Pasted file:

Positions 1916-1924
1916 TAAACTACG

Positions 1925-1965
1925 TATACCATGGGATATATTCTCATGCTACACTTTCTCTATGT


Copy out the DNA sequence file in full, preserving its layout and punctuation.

Positions 1916-1924
1916 TAAACTACG

Positions 1925-1965
1925 TATACCATGGGATATATTCTCATGCTACACTTTCTCTATGT